Human stem cell—shown in green—integrating into a mouse embryo / Salk Institute for Biological Studies

Scientists have stumbled upon a new type of human cell, capable of becoming any organ or tissue, that may help unravel the secrets of early embryo development. They may even open a new door into growing human organs in large animals for research and medicinal purposes. The study has been published in Nature

The cell is known as a pluripotent cell. These are shape-shifting cells that are capable of giving rise to all other types of cells in the body, an ability that makes them precious tools in medicine.

A developmental team at the Salk Institute for Biological Studies prepared to transplant human pluripotent cells into mice embryos by first growing human cells in a dish of different combinations of nutrients and chemicals. One of the combinations turned out to be very fruitful; the cells grew and multiplied better than before. These cells hadn't been observed previously: they had different patterns of metabolism and gene expression to other known pluripotent cells.

The new type of pluripotent cell has traits that make it excellent for use in the laboratory. This cell clones itself very efficiently, has a stable passage in culture, and can be easily genetically modified. This is exciting for pluripotent cell research; testing cells is easier if you can grow them in a lab instead of refining samples taken from humans.

The team's first attempts to graft these new pluripotent cells into mouse embryos were unsuccessful. It turns out that the pluripotent stem cells were a bit picky about the location where they were injected into the mouse embryo and would only integrate when injected into the perfect spot. Any random place just wouldn't do. For this reason, they have been called 'region-selective pluripotent stem cells' (rsPSCs).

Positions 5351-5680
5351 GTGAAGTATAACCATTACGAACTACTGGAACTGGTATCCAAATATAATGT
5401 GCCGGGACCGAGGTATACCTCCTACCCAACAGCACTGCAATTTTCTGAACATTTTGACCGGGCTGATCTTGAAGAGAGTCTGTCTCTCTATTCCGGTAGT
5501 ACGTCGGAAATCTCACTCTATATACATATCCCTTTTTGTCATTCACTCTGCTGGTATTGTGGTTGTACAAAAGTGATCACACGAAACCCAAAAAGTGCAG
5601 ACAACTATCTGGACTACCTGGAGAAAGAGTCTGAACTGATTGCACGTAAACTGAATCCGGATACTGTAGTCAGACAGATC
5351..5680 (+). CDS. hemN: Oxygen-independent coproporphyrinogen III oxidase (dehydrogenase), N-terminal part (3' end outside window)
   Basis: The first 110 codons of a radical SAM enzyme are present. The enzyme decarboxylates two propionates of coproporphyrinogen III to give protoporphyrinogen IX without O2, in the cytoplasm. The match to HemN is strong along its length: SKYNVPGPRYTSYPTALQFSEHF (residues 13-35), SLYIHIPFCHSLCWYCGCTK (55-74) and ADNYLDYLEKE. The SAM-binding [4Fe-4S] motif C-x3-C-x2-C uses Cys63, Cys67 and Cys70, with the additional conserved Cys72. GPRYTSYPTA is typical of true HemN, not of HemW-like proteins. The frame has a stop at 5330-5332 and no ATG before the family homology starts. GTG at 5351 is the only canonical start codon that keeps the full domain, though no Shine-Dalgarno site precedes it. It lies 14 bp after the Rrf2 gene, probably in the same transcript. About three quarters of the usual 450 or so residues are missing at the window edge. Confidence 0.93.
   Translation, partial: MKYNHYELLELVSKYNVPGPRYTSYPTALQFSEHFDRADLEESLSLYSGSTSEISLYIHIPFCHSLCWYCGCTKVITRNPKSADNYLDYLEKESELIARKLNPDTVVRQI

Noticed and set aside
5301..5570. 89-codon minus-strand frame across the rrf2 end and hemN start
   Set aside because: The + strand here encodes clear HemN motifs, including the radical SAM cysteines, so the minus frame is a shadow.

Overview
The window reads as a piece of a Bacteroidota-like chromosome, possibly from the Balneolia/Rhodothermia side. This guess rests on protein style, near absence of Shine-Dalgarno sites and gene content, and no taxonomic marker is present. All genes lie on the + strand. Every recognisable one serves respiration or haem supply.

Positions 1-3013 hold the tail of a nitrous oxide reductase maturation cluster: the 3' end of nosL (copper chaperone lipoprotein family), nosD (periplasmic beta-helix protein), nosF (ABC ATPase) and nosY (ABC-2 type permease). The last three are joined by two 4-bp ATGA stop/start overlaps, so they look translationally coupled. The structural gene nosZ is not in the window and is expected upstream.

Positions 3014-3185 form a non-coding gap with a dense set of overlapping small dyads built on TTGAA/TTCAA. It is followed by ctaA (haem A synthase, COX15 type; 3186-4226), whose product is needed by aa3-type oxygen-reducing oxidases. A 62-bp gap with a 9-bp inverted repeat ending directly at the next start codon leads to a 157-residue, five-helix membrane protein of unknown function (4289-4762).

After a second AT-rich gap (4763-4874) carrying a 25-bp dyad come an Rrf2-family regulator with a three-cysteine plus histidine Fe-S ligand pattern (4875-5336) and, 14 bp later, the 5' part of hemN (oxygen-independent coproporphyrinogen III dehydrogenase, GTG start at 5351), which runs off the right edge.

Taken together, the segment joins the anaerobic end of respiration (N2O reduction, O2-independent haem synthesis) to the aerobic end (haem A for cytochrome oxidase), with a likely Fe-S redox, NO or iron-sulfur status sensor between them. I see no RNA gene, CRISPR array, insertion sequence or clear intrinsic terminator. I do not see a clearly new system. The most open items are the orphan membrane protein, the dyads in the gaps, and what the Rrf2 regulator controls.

Integrating human cells into a mouse embryo is all very well, but it's nothing compared to the team's plans for the future. Eventually, the scientists want to grow fully-formed human organs in larger mammals, but this is a bit more complicated.

Replacing animal organs with human organs is done using knockout gene replacement. For example, you take a pig embryo and insert some artificial DNA. This DNA has been specially formulated to replace or disrupt a specific gene in the embryo (knocking it out). For example, to prevent a pig from growing a pig pancreas. Scientists then insert a human pancreas stem cell that will grow in place of a pig pancreas. The resulting, fully-grown animal would be a human/pig chimera; a pig with a human pancreas.

There are a lot of unknown variables and limitations to creating a chimera. For example, the animal's immune system might reject the human organ and attack it, or the developmental rates of the human organ and the animal might be different.

Despite these difficulties, these chimeras have a lot of potential for the future of medicine: Human organs for transplants are often in short supply and growing them in animals would solve this problem.

"Of course, the ethical implications behind creating a human-animal chimera for the purpose of obtaining human tissues and organs to save lives of millions need to be carefully evaluated," says Juan Carlos Izpisua Belmonte from the Salk Institute to The Scientist. Before we start to grow human organs in animals for harvesting, there will likely be a lot of debate about how humanity can morally justify farming organ donors from animals.

[Via Salk Institute press release, Nature]

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